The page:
I feel like right now in quarantine time is just flying by, I don't know really why this is, maybe its the fact that both me and my wife are extremely busy with our jobs while raising a toddler and no daycare makes every day seem the same/very busy with the weekend having little demarcation from the work week. Maybe if we weren't working and just sitting around this would be different. But it seems almost the opposite from what was mentioned.
> Because I was leading the expedition, I couldn’t have any physical contact with anyone else—zero. There were no handshakes, no flirting, and no hugs.
No handshakes? This behavior is so far outside the norm it's hard to believe her experience is in any way relevant to the general populace when it likely reflects her bizarrely anti-social approach to leadership. Apparently she gives lectures on leadership now? That is terrifying.
Also, as an avid alpinist, this is absolutely not the kind of person you want to be in a dangerous environment with, let alone be subordinate to. She refused to touch people and had apparently only seen the snow once before arriving in Antarctica.
"I couldn’t afford for a simple gesture of empathy, such as a hug or a placed hand on the shoulder, to be misinterpreted as a sign of romantic interest. It went against my natural desire not to comfort someone who was distraught with a big hug, but it’s what I had to do to maintain professional boundaries."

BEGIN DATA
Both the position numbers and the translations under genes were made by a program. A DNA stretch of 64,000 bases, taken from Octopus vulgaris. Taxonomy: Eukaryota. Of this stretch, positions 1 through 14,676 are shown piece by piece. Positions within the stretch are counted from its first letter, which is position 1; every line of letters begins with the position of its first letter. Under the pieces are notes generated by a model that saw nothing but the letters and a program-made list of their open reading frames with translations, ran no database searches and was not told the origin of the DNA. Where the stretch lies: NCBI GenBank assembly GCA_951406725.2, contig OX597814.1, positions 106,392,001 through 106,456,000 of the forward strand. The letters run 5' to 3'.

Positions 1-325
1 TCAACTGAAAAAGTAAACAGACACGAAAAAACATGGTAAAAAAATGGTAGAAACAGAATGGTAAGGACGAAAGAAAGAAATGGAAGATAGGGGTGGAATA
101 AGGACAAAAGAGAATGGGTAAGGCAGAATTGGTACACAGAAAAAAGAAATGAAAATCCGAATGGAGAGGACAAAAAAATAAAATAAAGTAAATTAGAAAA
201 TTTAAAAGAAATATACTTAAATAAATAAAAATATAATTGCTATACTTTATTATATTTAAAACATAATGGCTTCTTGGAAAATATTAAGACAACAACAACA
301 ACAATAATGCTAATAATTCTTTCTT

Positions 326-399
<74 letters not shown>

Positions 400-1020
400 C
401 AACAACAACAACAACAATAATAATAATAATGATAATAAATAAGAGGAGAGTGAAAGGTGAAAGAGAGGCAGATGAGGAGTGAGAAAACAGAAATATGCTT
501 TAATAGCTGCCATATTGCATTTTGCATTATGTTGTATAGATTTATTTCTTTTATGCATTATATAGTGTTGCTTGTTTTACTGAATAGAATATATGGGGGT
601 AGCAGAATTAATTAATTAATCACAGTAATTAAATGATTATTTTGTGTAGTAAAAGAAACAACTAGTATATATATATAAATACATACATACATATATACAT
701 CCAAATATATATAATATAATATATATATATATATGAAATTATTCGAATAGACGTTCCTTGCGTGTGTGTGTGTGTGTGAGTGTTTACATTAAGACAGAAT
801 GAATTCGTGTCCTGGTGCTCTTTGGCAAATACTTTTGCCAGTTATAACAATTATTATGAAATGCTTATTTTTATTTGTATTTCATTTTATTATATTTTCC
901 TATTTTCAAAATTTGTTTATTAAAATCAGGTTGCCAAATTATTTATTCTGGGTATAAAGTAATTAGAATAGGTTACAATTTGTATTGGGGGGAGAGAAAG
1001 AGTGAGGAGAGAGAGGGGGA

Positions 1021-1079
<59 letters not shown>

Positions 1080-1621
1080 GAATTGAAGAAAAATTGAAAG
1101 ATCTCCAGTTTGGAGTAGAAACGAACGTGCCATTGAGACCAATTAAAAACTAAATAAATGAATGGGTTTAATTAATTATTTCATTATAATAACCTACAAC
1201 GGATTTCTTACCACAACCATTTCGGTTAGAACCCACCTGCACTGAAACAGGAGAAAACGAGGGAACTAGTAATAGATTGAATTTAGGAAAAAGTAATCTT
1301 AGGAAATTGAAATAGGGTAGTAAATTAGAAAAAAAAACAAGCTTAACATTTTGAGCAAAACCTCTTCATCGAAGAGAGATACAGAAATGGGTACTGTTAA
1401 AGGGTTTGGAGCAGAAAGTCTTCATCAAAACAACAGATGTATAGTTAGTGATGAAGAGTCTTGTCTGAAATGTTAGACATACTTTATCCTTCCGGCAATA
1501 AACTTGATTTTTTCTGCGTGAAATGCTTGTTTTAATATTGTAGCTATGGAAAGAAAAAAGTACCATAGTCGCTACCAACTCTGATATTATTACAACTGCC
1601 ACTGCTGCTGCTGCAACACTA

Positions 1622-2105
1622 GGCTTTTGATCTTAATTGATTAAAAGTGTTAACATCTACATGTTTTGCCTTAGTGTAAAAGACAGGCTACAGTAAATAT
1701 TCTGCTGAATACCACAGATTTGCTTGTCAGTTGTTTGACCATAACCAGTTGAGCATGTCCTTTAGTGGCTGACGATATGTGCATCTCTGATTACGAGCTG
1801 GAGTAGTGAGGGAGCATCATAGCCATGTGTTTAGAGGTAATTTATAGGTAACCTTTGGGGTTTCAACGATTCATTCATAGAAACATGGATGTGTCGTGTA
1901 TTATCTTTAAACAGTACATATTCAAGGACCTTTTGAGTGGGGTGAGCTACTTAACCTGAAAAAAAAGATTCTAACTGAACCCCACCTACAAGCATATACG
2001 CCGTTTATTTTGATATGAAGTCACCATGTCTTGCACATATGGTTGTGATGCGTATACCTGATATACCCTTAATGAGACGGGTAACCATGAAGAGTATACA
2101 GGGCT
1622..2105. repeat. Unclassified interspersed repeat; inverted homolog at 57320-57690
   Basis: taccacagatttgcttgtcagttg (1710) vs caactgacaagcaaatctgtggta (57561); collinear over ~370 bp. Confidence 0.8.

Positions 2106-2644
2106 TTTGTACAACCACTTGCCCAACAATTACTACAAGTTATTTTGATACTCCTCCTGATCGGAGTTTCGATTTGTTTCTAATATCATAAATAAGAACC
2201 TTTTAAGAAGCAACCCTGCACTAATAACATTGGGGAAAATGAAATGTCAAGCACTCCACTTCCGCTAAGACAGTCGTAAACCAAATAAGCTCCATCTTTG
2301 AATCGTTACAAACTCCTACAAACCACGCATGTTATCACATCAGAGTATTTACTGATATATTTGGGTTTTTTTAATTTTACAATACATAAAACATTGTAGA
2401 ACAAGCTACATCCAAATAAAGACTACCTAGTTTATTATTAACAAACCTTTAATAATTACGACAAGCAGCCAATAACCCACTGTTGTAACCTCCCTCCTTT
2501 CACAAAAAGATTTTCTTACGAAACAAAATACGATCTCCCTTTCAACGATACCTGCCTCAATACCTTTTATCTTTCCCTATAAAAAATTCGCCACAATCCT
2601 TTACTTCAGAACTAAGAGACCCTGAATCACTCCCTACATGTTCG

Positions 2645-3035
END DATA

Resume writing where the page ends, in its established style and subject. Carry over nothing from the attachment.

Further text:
It is also a standard that she is clearly imposing on herself, which is what makes it so bizarre. She wasn't just conforming to some overbearing rule of the organization, she thought this was a necessary component of effective leadership. Which makes me question her judgement in general.
In my experience, I can be friendly, but I have to stay distant for safety (mine) and discipline (the whole crew).
I've only done a few casual sailing trips where everyone got nude as soon as we were out of sight of land and it was so cramped you'd have to be a contortionist not to touch anyone. A tanker ship or something would be vastly different, but it still seems like there would be plenty of situations, e,g, rough weather, where you need you need to be willing to touch other people. I doubt you'd get on a crab fishing vessel if other crew members refused to touch you.
The crew don't generally resent it - I'm friendly and approachable, just distant. I shut them down when they ask personal questions, but I listen if they want to talk about their problems. In a public area. With the door open. The rest of the time, I study, work, eat and sleep. It helps that I'm usually on 00:00-0600 & 12:00-18:00 watches, so I'm working during two meals and sleeping during the third.
Where there's a practical reason for physical contact, of course I touch people. Apart from anything else, I'm often the medical officer, but there's a difference between, "Help me with this mooring line," and, "I'm having a bad day, can I have a hug?" Even if I really could do with a hug.
And the types guys who do get in a huff about it? They're invariably the same personality types that make that rule necessary.
I'm also the default on-board IT support/education person, and I learn a lot here that helps me with that. I managed to get several computer-security-related changes pushed through a few ships back based on hackernews references.